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Heart failure

Androgen deprivation therapy 'increases heart failure risk'

Patients with prostate cancer treated with androgen deprivation therapy were 72% more likely to experience heart failure than those unexposed to the therapy, a study has shown.

Prostate cancer cells

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Study finds that androgen deprivation therapy increases the risk of heart failure in patients with prostate cancer but concludes that the benefits may still outweigh the risks

Patients with prostate cancer who are treated with androgen deprivation therapy (ADT) are more likely to develop heart failure than unexposed patients, according to a study in the Journal of Clinical Pharmacology (7 November 2018)[1].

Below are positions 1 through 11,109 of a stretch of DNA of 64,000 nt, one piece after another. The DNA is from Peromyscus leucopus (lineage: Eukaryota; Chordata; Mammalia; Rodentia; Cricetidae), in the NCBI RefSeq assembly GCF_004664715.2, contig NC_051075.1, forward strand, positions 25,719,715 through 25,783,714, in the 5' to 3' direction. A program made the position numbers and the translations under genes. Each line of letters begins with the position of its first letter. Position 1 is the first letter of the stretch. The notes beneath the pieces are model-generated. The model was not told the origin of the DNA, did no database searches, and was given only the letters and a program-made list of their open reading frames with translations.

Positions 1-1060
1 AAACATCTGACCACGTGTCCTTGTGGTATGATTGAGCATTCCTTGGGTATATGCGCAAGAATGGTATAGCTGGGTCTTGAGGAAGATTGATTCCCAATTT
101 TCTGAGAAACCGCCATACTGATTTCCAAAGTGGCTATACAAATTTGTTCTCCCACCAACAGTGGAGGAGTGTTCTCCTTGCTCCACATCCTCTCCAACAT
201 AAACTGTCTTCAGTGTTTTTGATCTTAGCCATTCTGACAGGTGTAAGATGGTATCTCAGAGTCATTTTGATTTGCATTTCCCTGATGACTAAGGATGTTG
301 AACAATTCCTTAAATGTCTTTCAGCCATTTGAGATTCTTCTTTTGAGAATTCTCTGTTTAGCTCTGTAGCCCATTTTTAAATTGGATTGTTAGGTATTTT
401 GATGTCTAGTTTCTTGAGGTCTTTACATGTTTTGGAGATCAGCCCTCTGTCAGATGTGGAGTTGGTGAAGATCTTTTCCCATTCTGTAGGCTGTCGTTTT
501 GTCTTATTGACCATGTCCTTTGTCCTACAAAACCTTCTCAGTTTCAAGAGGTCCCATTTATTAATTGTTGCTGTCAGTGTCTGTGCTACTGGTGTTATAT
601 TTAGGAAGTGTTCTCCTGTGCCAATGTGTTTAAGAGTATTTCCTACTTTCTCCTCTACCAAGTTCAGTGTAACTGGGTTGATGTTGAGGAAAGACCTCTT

The research used health insurance data from Taiwan on 3,050 patients diagnosed with prostate cancer between 2001 and 2012. The team compared the rates of heart failure in 1,244 patients who received ADT and 1,806 patients who did not, over a one-year period.

During follow-up they found that ADT users were 72% more likely to experience heart failure than non-users (4.00 vs 1.89 incidents per 100 person-years, respectively).

The researchers said that previous research into the association between ADT and heart failure has provided conflicting evidence and had never been explored in East Asian patients. However, they noted that, despite the findings, the benefits of ADT may still outweigh the risks.

“We recommend that clinicians should counsel their patients regarding modifiable heart failure risk factors, suggest they improve their lifestyle, and further provide relevant cardiovascular examination for prostate cancer patients receiving ADT,” the team concluded.

Citation: Clinical Pharmacist DOI: 10.1211/CP.2018.20205887

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